NCGPT’s Favourite Things

North Coast GP Training’s entry into the 2013 GPET Convention Dinner Competition.

Winner: Best Film

Winner: Best Actress (Genevieve Yates)

Background

GPET Golden Globes Movie Competition, GPET Convention 2013, September 11-12, Perth

RTPs and stakeholder organisations are invited to put on their director’s hats, cast their colleagues and produce a video re-enactment of a scene or trailer from a famous Hollywood movie or TV show all in the spirit of the GPET Golden Globes.

The video entries will be shown throughout the course of the Golden Globes dinner, providing the entertainment for the evening with the winning video and runner up announced at the end of the evening. The evening’s best actor and actress will also be awarded and all winners will take home a GPET Golden Globe!

GPET Convention Dinner, Crown Metropol, Perth 11th September, 2013

GPET Convention Dinner, Crown Metropol, Perth 11th September, 2013

Impromptu speech for Best Actress award at the GPET Convention Dinner, 11th September, 2013

Impromptu speech for Best Actress award at the GPET Convention Dinner, 11th September, 2013

NCGPT team at the GPET Convention Dinner, 11th September, 2013

NCGPT team at the GPET Convention Dinner, 11th September, 2013

Christine Ahern and Genevieve Yates receiving Best Film award at the GPET Convention Dinner, 11th September, 2013

Christine Ahern and Genevieve Yates receiving Best Film award at the GPET Convention Dinner, 11th September, 2013

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PGPPP – Sending junior doctors out into the big bad world

Aust GovtAbout seven or eight years ago, some smart cookies came up with a grand plan, called the PGPPP. They had managed a trifecta.

First, they’d come up with a solution for the escalating problem of there being too many medical graduates for too few hospital jobs: namely, send the junior docs into general practice.

Second, the program would create new and challenging jobs for administrators. Trying to get private GPs, public hospitals, Medicare and GP training organisations to communicate and work effectively together would require not only a magic wand, but would also generate more administrative hours than one could poke a stick at, and enough hot air and paperwork to significantly increase Australia’s collective carbon footprint.

Third, and most importantly, they had an alliterative name. Prevocational General Practice Placements Program — P, G, triple P. With such a rollicking, rhythmical ring, the program was surely guaranteed to be a hit.

AGPT

Yes, there is nothing that health authorities like better than a catchy initialism. The lettering was new but the concept of sending underprepared junior doctors out into the big bad world of Medicare-controlled private general practice was not. Public hospitals have been doing it for years.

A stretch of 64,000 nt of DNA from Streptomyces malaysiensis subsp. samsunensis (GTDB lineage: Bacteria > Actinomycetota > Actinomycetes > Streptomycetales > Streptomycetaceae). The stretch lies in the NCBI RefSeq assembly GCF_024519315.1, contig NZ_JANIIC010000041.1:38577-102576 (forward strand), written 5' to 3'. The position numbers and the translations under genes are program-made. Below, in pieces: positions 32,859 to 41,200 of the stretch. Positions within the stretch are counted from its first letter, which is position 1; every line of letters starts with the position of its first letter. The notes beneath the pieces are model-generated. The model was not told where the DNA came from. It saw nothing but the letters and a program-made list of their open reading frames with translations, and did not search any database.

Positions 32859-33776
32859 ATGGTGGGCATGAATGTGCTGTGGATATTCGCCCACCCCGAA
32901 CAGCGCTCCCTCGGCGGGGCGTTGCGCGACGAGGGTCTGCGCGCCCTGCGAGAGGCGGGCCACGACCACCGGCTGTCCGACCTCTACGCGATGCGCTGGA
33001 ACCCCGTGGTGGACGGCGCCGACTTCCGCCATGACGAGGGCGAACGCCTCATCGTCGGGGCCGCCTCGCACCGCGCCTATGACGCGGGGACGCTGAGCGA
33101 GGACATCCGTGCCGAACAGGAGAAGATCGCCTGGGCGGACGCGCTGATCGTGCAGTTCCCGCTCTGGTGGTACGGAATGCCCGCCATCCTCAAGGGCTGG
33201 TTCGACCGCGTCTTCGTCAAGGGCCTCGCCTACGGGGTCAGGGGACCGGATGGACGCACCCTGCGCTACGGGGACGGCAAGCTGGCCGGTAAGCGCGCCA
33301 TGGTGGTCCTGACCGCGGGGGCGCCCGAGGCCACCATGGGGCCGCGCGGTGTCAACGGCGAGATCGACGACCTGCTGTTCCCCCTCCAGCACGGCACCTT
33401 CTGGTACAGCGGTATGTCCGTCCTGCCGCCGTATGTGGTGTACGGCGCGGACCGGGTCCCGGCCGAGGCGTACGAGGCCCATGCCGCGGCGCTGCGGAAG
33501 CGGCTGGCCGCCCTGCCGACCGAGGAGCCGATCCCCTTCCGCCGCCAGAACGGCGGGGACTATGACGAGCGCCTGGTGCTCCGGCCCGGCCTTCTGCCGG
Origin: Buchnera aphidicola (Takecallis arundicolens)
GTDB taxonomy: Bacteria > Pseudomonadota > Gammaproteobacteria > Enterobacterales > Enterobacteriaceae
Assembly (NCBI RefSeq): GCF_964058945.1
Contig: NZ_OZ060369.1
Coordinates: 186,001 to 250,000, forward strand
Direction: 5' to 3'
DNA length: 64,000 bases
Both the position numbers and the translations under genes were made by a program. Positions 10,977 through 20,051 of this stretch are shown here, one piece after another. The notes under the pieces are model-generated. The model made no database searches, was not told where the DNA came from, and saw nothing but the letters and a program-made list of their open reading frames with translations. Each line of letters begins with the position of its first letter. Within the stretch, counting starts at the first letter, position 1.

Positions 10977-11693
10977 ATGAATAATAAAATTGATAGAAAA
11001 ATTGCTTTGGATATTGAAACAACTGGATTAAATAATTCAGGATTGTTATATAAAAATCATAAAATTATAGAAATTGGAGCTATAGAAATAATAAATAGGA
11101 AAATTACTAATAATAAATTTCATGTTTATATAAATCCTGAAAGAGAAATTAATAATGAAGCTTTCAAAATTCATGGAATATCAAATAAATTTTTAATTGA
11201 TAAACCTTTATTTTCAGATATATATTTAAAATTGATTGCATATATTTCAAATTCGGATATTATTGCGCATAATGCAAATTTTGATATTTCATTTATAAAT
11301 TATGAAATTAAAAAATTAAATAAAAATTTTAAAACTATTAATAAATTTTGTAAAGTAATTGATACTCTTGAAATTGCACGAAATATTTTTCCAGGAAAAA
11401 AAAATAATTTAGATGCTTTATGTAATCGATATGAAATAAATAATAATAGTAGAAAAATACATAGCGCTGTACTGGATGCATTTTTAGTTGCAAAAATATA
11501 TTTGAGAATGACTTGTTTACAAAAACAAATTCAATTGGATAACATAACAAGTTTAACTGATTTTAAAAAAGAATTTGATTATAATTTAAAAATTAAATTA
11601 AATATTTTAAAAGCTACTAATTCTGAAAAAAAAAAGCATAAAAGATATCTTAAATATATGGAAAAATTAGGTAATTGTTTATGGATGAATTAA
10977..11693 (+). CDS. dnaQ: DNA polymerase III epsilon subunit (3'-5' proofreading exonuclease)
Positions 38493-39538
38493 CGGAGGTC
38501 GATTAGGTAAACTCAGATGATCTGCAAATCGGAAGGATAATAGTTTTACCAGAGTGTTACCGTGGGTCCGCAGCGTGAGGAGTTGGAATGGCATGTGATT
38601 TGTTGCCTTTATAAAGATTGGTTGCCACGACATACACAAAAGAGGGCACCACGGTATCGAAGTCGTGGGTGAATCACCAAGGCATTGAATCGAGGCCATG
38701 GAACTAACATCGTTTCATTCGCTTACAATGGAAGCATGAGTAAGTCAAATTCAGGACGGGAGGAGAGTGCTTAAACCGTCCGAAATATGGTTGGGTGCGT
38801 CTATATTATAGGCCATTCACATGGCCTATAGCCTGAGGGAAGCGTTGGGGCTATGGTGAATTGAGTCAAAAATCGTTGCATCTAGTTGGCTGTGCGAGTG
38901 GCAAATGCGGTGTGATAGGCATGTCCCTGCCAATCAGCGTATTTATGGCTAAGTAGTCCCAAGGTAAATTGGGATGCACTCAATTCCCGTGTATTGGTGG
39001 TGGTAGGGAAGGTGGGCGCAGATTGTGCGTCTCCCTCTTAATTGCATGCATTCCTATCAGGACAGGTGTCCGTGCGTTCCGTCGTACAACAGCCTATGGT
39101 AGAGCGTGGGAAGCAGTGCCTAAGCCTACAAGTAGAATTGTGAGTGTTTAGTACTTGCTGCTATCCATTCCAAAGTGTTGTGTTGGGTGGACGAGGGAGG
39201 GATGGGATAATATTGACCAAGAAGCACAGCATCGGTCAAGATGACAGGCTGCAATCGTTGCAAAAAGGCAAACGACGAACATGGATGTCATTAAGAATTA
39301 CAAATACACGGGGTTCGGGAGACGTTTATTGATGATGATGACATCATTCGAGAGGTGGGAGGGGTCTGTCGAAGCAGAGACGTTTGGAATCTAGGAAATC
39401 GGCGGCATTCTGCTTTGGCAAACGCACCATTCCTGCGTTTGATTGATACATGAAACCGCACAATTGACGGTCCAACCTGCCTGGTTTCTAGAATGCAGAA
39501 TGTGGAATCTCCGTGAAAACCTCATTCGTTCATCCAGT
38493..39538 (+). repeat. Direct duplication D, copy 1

I was a junior doctor at the turn of the century. Keen on rural general practice, I volunteered for two five-week rural relieving terms, and at only 14 months out of medical school, was sent to run the hospital and the general practice in a one-doctor town in country Queensland. There was no pharmacy, no radiology and no handover.

The practice medication cupboard had been locked and the key hidden, as the doctor’s dispensing rights didn’t extend to me. The trouble was that items such as aspirin, Maxolon, Ventolin and adrenaline had also been locked away. The only medication available was methadone: I found a half-full bottle in the doctor’s top desk drawer. Hmm.

A particularly nasty gastroenteritis epidemic swept through the town during my stay, depleting the hospital’s meagre supplies of IV fluid and anti-emetics. One memorable Sunday, sick as a dog myself with gastro, I’d dealt with a farmer’s compound fractured leg, a child with severe facial lacerations and an inebriated fellow with haematemesis, when a teenager presented with symptoms of meningitis. It took five hours for the retrieval team to collect her. As I sat waiting, dehydrated and nauseated, watching her Glasgow Coma Scale drop steadily, I had an epiphany: this is not particularly enjoyable.

My second term was not much better. On the upside, a particularly traumatic sequence of events gave me the impetus to take up writing to debrief. I later penned a story loosely based on the incidents, What Would the Coroner Think?, which earned me an OzDoc award in 2008. I subsequently translated it into a short film that is used in medical education throughout Australia.

Wondai pharmacy

I’ll always be grateful to Queensland Health for throwing me in the deep end before teaching me to swim. It might have turned me off rural general practice but it sure gave me great writing material.

Thank goodness the creators of PGPPP didn’t adopt that sink-or-swim approach. Bureaucracy notwithstanding, its heavily supervised and structured general practice attachments are educationally sound and proving beneficial all-round. Not so good for dinner-party horror stories, though.

Published in Australian Doctor on 15th Sept, 2011:  On Placement Programs

http://www.australiandoctor.com.au/articles/b3/0c0725b3.asp